Scary and Sad - The American Spectator | USA News and Politics
Scary and Sad

A long evening driving up to Hill’s Resort at Priest Lake. It was startlingly deserted. The food was superb, but the room was eerily empty. maybe it’s too early in the season and maybe it’s because bitter weather is forecast for tomorrow…Snow on June 26!

When my wife and I arrived home, we watched a stunningly upsetting documentary about Poland under the Nazis. Just incredibly horrible.

I opened my e-mails to receive a letter from a dear friend and brother expressing his fears about the economy and political leadership. He is a genuinely brilliant man and his concerns echoed my own. This is what I wrote back to him: 

I agree with every word you are saying. A major blow up in Europe seems inevitable.

And a default far in the future for the USA also seems inevitable.

And I wish I had more cash and in the morning perhaps I will sell some stock and raise more cash.

Every point you make is powerful and valid.

As to President Obama, he is (as you say) clueless, just hopelessly out of his depth.

On the other hand (and I may be whistling past the graveyard here):

92 % of the labor force is employed, far, far above depression levels.

U.S. major banks are far stronger than they were four years ago and none of them will ever be allowed to fail unless true madmen are in charge (not impossible).

The housing sector is showing signs of life, albeit faint.

The ag sector is strong.

The minerals sector, while weaker than it was six months ago or even two months ago, is still strong.

There is still sufficient buoyancy in the economy to allow major bubbles in social media, which is not typical of a truly depressed market.

Despite our fiscal problems, U.S. sovereign debt is still what the whole world wants. This is a good sign.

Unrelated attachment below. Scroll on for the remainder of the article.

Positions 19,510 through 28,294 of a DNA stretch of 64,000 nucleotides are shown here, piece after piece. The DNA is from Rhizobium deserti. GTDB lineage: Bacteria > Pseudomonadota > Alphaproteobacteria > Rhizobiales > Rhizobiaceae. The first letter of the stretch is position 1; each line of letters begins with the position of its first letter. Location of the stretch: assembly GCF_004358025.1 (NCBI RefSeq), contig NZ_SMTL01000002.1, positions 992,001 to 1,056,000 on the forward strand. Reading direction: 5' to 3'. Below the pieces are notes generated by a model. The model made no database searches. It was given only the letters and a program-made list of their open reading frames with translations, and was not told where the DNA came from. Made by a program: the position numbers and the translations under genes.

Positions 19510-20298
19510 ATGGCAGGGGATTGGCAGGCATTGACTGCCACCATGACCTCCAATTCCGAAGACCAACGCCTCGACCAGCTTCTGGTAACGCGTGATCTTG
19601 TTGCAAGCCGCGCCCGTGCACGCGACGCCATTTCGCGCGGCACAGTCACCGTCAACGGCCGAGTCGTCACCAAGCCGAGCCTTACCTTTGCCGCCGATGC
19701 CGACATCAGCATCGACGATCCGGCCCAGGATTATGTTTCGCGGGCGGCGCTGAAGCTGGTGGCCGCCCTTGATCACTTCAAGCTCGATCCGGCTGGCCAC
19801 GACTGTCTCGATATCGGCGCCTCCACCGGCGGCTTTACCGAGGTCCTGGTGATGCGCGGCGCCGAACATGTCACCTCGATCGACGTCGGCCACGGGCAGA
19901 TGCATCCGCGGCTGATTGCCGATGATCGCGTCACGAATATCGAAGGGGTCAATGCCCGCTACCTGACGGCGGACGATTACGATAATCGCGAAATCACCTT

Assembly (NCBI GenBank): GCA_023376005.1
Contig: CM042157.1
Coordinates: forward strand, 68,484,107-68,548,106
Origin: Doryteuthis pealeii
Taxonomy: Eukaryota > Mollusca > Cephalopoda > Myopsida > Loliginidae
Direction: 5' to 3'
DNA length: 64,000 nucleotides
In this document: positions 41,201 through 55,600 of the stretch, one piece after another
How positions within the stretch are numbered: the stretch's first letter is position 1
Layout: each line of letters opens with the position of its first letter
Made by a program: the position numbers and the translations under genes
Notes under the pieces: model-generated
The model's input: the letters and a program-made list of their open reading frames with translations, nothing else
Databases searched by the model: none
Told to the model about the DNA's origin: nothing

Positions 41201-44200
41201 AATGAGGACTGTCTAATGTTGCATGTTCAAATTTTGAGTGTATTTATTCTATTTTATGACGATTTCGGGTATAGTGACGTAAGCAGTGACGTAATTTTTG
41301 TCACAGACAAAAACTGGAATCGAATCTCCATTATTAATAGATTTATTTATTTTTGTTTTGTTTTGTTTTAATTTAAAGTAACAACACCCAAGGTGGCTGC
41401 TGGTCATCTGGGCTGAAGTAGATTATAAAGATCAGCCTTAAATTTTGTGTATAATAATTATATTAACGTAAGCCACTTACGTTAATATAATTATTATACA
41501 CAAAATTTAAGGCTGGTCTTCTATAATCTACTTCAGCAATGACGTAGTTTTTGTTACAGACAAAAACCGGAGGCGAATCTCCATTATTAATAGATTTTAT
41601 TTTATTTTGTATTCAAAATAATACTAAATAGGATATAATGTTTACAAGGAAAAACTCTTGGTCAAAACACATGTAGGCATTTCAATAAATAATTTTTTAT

China has slowed markedly and will probably have a property crash. But the Chinese government is extremely flush and has shown considerable ability to withstand shocks to the economy and pump it back up.

The typical course of a recovery is that it comes when things look bleakest. That may not be true this time, but saying, “It’s different this time,” is usually wrong. 

That being said, I am worried and genuinely afraid for the future of this country. And, yes, although payouts are low, people must have them, and must have cash.

We lack inspiring or even intelligent leadership. This genuinely frightens me. We are a great nation, now being led by punks. Europe is far, far worse. They seem to have zero idea that a major crash anywhere in the Eurozone will lead to bank failures and then to wild political upheavals. That’s how we got Nazi rule in Germany. Terrible economic conditions caused by monetary crises caused by failures of international co-operation…and unemployment disaster in Germany after the bank failures and then Hitler to “fix things.” Can it happen again? Why not? People are still people and respond with rage and fear to suffering and uncertainty.

It is scary and it’s sad. 

That’s what I wrote to my dear friend. In the meantime, I wonder who Mr. Obama is listening to about the economy. He seems out there in outer space campaign land by himself. Who is advising him? That’s a question John Coyne posed some time ago and it’s a good question. And, as my pal Phil DeMuth said two days ago, “Didn’t Ben Bernanke promise to throw money out of helicopters if things got really bad? What is he waiting for?”

Scary and sad.

Ben Stein
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Ben Stein is a writer, actor, economist, and lawyer living in Beverly Hills and Malibu. He writes “Ben Stein’s Diary” for every issue of The American Spectator.
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